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Finger Fixes for Climbers

What climbers fear most isn’t heights, falls, or mangled toes—it’s finger injuries. And with good reason: While climbing is a full-body exercise, fingers make the most contact with the rock, thus taking more abuse than other limbs, especially from pockets.


The three finger injuries that climbers frequently experience are an A2 pulley strain or rupture, a flexor tendon tear, or a collateral ligament strain.

A2 Pulley Injury
The most common problem is an injury to an A2 pulley—bands of fibers that hold tendons flush to the bone, located in the meaty area between the base of the finger and the middle knuckle. Such injuries often happen when you’re crimping and a foot slips, putting unexpected force on the hand. Climbers may hear an audible “pop” and feel immediate pain, followed by swelling and possibly bruising later. The pain is usually localized to the base of the finger. An A2 pulley injury is the least serious of these three, as it usually doesn’t affect your strength significantly. It’s not recommended to have surgery even with a full rupture. However, you’ll likely always have to tape the finger after a rupture for support.

Flexor Tendon Tears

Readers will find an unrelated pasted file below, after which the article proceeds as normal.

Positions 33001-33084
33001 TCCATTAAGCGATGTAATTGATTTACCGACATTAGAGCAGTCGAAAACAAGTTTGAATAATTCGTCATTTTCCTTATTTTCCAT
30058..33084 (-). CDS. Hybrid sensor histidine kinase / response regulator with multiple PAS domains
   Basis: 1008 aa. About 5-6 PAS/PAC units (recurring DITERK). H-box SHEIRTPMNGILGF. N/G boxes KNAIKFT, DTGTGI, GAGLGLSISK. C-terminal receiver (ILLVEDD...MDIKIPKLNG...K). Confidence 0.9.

These tendons run from the inside of the elbow, down the forearm, and into the fingers, passing beneath the pulleys. They connect muscles and bones, allowing you to bend your hand and flex your fingers. When a tear or stretch occurs, pain is usually felt between the palm and wrist. You might experience an inability to bend one or more joints in a finger, and tenderness or numbness in the finger. If it’s a complete rupture, it likely will not heal without surgery.

Collateral Ligament Strains
The third injury occurs in the collateral ligaments, which surround each finger joint. Trauma here usually happens with sideways loading, such as when you’re gastoning or sidepulling with one hand and throwing up and out to a hold with the other. Pain will be felt at the side of the joint—usually the middle joint of the middle finger. This is another injury that might require surgery if severe enough.


First, stop climbing immediately. If you can’t see a doctor right away, physical therapist and climber Aimee Roseborrough recommends assessing your hand for the next several days to determine how severe the injury might be. Meanwhile, she recommends combining ice baths (10 minutes, three to five times a day) with active range-of-motion exercises (gentle stretching and flexing) for the affected finger. The first 72 hours are most critical with icing, and you should continue the ice baths as long as there is pain with movement.

If bruising occurs, or if your joint is unstable and moving more than normal, see a doctor. If no bruising occurs, but there’s no improvement after resting and icing for five to seven days, make an appointment. The doctor might perform an MRI or diagnostic ultrasound to identify the problem, and will then make a treatment plan.

Recovery times vary depending on severity, but four to six weeks is a baseline guide for healing. A graduated approach— easy routes, big holds—is the best way to ease back into climbing once the pain is gone.

Contact BoulderCentre (303) 449-2730 and ask for Dr. Daniel Master to see how we can help.

Content couresy of Climbing.com written by Amanda Fox